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Bilateral recent Adies pupils

Semi-dilated, irregular; iris affected segmentally


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Anatomy of the CN III


Oculomotor nucleus

Pons

Clivus

Illustration sourced from Clinical Ophthalmology: A Systematic Approach


5th edition by Jack J. Kanski

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Applied
anatomy of
the CN III

Blood vessels on pia mater supply surface


of the nerve including pupillary
fibres ( damaged by
compressive lesions )

Vasa nervorum supply part


of nerve but not pupillary
fibres. Pupil sparing in medical (non-compressive)
lesions e.g. diabetes
Illustration sourced from Clinical Ophthalmology: A Systematic Approach
5th edition by Jack J. Kanski

Causes of CN III palsy


Microvascular infarction
Occlusion vasa nervorum
Risks: diabetes, hypertension, atherosclerosis,

Compressive lesion
Aneurysm (usually post communicating artery)
Tumour

Trauma
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N III palsy

Ptosis, mydriasis and cycloplegia


Eye down and out

Limited adduction

Normal abduction

Limited elevation

Limited depression
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Partial right CN III palsy

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Left CN III palsy

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What do you look for if there is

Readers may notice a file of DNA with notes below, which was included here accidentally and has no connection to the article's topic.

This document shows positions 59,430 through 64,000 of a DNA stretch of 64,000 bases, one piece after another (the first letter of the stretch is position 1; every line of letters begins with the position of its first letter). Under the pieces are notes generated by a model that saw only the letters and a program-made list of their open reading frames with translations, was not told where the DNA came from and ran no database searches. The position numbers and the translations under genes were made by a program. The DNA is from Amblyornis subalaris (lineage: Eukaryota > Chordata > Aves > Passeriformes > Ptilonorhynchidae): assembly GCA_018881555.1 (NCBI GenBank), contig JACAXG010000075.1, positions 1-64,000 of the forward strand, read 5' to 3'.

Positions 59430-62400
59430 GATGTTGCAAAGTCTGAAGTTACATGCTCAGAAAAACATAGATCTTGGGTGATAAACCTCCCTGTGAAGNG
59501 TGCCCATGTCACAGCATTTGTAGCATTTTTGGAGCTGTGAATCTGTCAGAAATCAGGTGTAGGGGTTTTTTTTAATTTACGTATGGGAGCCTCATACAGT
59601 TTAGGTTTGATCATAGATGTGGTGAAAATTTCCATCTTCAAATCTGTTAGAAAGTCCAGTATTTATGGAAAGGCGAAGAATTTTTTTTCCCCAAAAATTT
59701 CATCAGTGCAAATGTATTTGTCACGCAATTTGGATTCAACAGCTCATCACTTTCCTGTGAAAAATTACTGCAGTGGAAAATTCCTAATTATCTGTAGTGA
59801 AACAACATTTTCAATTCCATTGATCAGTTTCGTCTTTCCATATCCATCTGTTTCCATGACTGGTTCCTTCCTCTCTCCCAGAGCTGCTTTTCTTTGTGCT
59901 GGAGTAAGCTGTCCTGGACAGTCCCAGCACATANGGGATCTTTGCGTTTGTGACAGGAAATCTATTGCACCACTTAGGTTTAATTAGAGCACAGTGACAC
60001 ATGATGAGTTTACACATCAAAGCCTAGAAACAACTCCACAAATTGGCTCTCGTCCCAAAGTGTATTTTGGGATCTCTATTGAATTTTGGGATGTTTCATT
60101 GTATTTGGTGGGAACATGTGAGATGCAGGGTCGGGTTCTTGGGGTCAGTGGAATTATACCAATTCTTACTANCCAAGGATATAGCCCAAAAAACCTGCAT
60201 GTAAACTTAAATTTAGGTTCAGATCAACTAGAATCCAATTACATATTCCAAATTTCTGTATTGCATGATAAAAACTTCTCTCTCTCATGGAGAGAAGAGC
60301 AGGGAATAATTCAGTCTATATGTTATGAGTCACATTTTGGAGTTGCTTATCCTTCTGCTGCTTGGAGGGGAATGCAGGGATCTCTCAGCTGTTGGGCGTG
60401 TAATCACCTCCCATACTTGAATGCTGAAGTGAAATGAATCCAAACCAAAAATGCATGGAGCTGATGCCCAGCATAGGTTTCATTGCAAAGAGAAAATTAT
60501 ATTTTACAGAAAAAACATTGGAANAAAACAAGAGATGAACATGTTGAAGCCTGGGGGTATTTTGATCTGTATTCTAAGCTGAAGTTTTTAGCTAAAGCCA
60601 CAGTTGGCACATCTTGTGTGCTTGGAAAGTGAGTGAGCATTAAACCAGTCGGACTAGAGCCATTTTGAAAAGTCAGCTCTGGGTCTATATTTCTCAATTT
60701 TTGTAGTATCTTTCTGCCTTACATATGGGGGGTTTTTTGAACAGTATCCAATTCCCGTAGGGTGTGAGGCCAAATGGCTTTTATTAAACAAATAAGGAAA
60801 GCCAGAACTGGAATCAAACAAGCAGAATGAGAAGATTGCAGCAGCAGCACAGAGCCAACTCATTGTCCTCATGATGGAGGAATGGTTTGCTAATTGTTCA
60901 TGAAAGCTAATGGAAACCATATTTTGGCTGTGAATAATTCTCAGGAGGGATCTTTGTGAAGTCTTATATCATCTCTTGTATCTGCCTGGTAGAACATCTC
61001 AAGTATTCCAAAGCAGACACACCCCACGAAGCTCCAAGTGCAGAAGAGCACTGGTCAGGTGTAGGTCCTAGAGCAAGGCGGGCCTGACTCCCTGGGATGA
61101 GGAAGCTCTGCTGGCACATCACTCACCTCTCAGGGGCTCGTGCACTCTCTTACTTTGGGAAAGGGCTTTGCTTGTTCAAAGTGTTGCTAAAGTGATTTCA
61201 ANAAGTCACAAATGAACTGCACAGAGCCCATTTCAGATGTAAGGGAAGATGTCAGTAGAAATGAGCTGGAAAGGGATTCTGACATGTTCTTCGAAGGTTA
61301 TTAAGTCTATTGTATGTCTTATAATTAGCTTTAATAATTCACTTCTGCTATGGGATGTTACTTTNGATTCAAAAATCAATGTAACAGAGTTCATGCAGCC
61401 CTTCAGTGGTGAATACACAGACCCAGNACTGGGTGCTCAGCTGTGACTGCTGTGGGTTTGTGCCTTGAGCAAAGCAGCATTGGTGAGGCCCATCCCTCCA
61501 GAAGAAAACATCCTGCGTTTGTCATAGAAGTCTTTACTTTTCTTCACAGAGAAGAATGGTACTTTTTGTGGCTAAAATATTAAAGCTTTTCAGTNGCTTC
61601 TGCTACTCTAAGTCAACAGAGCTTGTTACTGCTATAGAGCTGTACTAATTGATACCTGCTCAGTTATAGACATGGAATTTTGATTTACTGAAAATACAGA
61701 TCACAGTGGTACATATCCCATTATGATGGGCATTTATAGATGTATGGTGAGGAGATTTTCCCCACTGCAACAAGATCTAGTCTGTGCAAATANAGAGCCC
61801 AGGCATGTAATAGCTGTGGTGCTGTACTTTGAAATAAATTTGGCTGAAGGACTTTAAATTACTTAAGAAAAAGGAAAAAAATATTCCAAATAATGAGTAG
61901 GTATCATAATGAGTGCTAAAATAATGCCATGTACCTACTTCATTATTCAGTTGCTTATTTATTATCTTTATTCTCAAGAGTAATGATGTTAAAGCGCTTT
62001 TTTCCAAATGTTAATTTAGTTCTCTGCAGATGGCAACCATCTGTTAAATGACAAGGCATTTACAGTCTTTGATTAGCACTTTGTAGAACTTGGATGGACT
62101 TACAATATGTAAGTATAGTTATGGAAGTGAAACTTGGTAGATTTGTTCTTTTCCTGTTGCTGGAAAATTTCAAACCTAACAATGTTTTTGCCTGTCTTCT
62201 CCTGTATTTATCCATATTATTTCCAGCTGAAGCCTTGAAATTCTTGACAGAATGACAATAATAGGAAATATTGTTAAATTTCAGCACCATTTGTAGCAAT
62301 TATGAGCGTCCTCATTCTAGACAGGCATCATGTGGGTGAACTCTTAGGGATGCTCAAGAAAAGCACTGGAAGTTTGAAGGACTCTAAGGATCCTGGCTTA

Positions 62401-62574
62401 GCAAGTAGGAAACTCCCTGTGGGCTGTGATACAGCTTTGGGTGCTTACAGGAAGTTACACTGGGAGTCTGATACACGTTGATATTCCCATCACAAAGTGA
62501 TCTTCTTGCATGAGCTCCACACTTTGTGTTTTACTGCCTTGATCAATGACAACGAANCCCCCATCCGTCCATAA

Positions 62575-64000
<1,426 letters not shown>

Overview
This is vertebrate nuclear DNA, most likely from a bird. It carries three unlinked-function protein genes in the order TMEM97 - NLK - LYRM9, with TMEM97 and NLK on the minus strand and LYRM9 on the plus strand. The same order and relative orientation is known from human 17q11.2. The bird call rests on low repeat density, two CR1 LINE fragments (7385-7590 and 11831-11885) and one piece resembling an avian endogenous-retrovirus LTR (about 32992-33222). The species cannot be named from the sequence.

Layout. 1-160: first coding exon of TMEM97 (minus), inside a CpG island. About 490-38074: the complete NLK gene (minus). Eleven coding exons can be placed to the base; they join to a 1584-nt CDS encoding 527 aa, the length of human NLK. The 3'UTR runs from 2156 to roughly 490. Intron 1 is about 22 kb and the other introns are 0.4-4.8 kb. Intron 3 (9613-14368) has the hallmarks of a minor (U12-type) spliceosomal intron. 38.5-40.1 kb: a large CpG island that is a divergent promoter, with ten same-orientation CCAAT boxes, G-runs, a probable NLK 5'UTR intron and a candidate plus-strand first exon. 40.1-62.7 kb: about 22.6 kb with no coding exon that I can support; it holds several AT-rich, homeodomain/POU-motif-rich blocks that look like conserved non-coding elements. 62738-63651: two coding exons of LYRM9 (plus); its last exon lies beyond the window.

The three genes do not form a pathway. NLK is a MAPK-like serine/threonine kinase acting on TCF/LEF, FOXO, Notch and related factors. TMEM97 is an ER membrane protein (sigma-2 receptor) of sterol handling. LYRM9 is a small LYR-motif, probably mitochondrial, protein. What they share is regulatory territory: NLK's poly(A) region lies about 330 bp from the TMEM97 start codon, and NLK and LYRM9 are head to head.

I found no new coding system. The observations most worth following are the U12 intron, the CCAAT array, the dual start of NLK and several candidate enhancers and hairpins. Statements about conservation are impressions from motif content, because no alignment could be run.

anisocoria?
Make sure patient has not had any eye drops

instilled
Check for prescription, over the counter
vasoconstrictors or herbal medications
Any history of eye surgery (iatrogenic)
Check for other signs such as ptosis, or ocular
motility problems
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Relative Afferent Pupil Defect (RAPD)


The presence of RAPD in the absence of gross
ocular disease indicates a neurological lesion of
the anterior visual pathway (afferent system)
Detected using the swinging flashlight test
Abnormal pupil responds to consensual light
but not direct light
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Causes of RAPD
Optic nerve disorders (optic nerve compression, optic
neuritis)
Chiasma compression
Retinal detachment
Large unilateral macular lesion
Unilateral glaucoma
RAPD not produced by corneal opacity, cataract,
vitreous haemorrhage, refractive error, amblyopia.
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Relative
Afferent
Pupil
Defect

Illustration sourced from Clinical Ophthalmology: A Systematic Approach


5th edition by Jack J. Kanski

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Relative Afferent Pupil Defect

RAPD video

Available for viewing


on website

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Mydriatics
Cholinergic antagonists (anticholinergics)
Atropine
Cyclopentolate (Cyclogyl)
Tropicamide (Mydriacyl)
Systemic effects: Atropine: Hot as a hare, mad as a hatter, red as a beet

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Mydriatics continued
Adrenergic agents
adrenergic agonist- phenylephrine 2.5% and 10%
Systemic effects: Hypertension, stroke, myocardial infarct
1 receptors mediate smooth muscle contraction
Cocaine blocks reuptake of noradrenalin into presynaptic vesicles, thus
accumulating and causing dilatation in an intact neuron
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Miotics
Cholinergic (direct): Pilocarpine
Anticholinesterases (indirect cholinergic):
physostigmine, neostigmine

Postganglionic parasympathetic nerves respond to muscarine.


Somatic motor and preganglionic autonomic nerves respond to nicotine

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The End
All material contained in this presentation is copyright of
The University of Auckland, Department of Ophthalmology
and should not be reproduced without written permission